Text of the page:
Cambodia is actively pursuing safer and cleaner used vehicles to combat air pollution. The Ministry of Environment (MoE), in collaboration with the United Nations Environment Programme (UNEP) and the United Nations Economic Commission for Europe (UNECE), is spearheading efforts to achieve this goal by launching the Euro 6/VI roadmap. 

During the Cambodia Clean Air and Sustainable Transport Workshop in Phnom Penh in March 2024, His Excellency Pak Sokharavuth, MoE Under Secretary of State, pledged to implement Euro 6/VI standards by 2030 as part of the Clean Air Plan of Cambodia (CAPC). The CAPC, Cambodia's national strategy for combating air pollution, was published in November 2021. 

His Excellency Pak Sokharavuth reaffirmed the MoE's dedication to collaborating with various ministries and non-governmental organizations to implement the CAPC. "The government is utilizing the Pentagonal Strategy in the development of public, economic, financial, human, and social capital sectors to implement the CAPC," added His Excellency. 

Alliances for Safer and Cleaner Used Vehicles 

At the workshop, Mr. Herbert Fabian, coordinator of the Secretariat for the Acid Deposition Monitoring Network in East Asia (EANET), outlined the objectives of the UNEP Used Vehicles Programme, emphasizing international cooperation to promote more stringent vehicle emission standards.  

He highlighted the role of UNEP in the global phaseout of lead in gasoline and stressed the importance of collaboration in removing dirty vehicles and fuels from the market. He further explained how the reduction of sulphur in fuels helped reduce acid rain while pointing out that health risk contributors such as particulate matter (PM) and Nitrogen oxides (NOx) remain. He emphasized the need for better emission standards to reduce vehicular PM and NOx emissions. 

Better vehicle emission standards, such as Euro VI, place stricter limits on the amount of PM and NOx from vehicle exhaust emissions. However, these require cleaner fuels, those with 10 parts per million (ppm) or lower sulphur, and periodic maintenance and inspection to ensure that the limits are not exceeded.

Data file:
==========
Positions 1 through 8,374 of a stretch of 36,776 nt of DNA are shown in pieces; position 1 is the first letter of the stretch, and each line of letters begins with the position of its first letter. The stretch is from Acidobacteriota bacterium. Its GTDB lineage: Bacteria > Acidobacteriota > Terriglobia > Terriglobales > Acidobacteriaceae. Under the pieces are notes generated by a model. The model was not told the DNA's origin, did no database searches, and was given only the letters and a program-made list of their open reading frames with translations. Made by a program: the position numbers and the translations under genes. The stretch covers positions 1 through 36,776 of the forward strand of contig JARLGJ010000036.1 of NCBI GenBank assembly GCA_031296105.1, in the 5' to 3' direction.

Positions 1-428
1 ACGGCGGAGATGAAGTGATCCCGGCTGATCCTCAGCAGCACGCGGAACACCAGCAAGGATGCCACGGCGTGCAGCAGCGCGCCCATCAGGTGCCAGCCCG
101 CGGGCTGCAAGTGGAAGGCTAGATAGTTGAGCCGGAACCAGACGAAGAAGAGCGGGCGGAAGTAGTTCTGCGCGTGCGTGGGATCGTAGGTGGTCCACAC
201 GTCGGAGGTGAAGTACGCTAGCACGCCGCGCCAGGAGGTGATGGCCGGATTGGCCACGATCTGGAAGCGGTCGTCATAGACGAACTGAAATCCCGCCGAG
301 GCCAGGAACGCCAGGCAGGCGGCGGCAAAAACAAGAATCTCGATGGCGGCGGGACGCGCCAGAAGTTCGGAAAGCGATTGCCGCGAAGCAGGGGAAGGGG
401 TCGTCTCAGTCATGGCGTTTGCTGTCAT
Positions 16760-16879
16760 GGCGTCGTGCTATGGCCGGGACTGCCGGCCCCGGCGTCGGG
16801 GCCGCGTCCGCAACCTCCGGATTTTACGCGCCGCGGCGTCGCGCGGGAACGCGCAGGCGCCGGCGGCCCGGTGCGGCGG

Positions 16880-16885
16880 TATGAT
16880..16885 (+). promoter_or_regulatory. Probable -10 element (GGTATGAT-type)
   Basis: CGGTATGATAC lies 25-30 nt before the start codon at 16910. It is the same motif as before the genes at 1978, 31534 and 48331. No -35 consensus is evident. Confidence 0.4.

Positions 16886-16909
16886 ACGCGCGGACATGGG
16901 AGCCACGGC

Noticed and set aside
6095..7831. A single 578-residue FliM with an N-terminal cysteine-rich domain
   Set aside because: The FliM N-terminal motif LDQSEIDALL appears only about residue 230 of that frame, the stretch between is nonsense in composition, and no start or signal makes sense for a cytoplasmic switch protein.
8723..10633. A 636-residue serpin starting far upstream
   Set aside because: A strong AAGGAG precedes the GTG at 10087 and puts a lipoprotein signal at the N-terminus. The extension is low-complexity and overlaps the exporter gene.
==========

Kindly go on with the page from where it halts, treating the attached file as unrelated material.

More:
Periodic maintenance and inspection are particularly important, as Ms. June Yeonju Jeong, Programme Management Officer for the Sustainable Mobility Unit Economy Division of UNEP, identified Cambodia as one of the top importers of used vehicles. Thus, Mr. Walter Nissler, Chief of Section for the Sustainable Transport Division of the UNECE, stressed the need for shared responsibility for safer and cleaner used vehicles. 

To promote safer and cleaner used vehicles, Cambodia MoE, UNEP, UNECE, and the International Motor Vehicle Inspection Committee (CITA) are implementing the Cleaner and Safer Used Vehicles project. This initiative aims to introduce minimum safety and environmental standards and advocate for their adoption in Cambodia.



Setting the standards for a better tomorrow 

"The UN strives to continue with the downward trend of vehicle deaths and injuries," noted Mr. Nissler while highlighting UNECE's role in implementing the Safer and Cleaner Used Vehicles programme that ensures vehicles comply with the international safety standards throughout their lifetime.  

This programme includes mandatory certification, registration, and enforcement of regulations for the export and import of used vehicles. 

Safer and cleaner used vehicles necessitate shared responsibility among exporters, carriers, and importers to prevent the trade of end-of-life vehicles that fail to meet roadworthiness and emission standards. This entails inspections at entry and exit points as a shared responsibility between exporters and importers, as proper documentation of used vehicle conditions is shared to stop shipping waste from developed nations. 

Aside from standards, the workshop also discussed the best practices and technologies that support vehicle inspections and fuel quality monitoring. Dr. Raymund Abad, Sustainable Transport Lead of Clean Air Asia, delivered a presentation on practical monitoring of vehicle emissions, while Mr. Myron Alcanzare, Senior Sustainable Transport Researcher of Clean Air Asia, presented fuel quality monitoring practices and policies, particularly the need to use chemical markers to combat fuel adulteration, which results in lower government fuel tax collections. 

Participants from the Ministry of Mines and Energy, Ministry of Economy and Finance, Ministry of Commerce, Ministry of Industry, Science, Technology and Innovation, and Ministry of Public Works and Transport discussed potential challenges and needs to implement Euro 6/VI, particularly the concerns for Euro 5/V and 6/VI used vehicle supply, clean fuel costs and capacity-building needs. Mr. Fabian and Mr. Nissler provided inputs that helped address these concerns and committed support from UNEP and UNECE in the push for Euro 6/VI standards. 

Mr. Ke Vongwattana, Deputy Director General for the General Directorate of Environmental Protection of the Cambodia MoE, closed the workshop with the message, “Proper implementation of Euro 6/VI would need a multistakeholder approach and consider all the necessary factors so that these will be implemented in 2030.”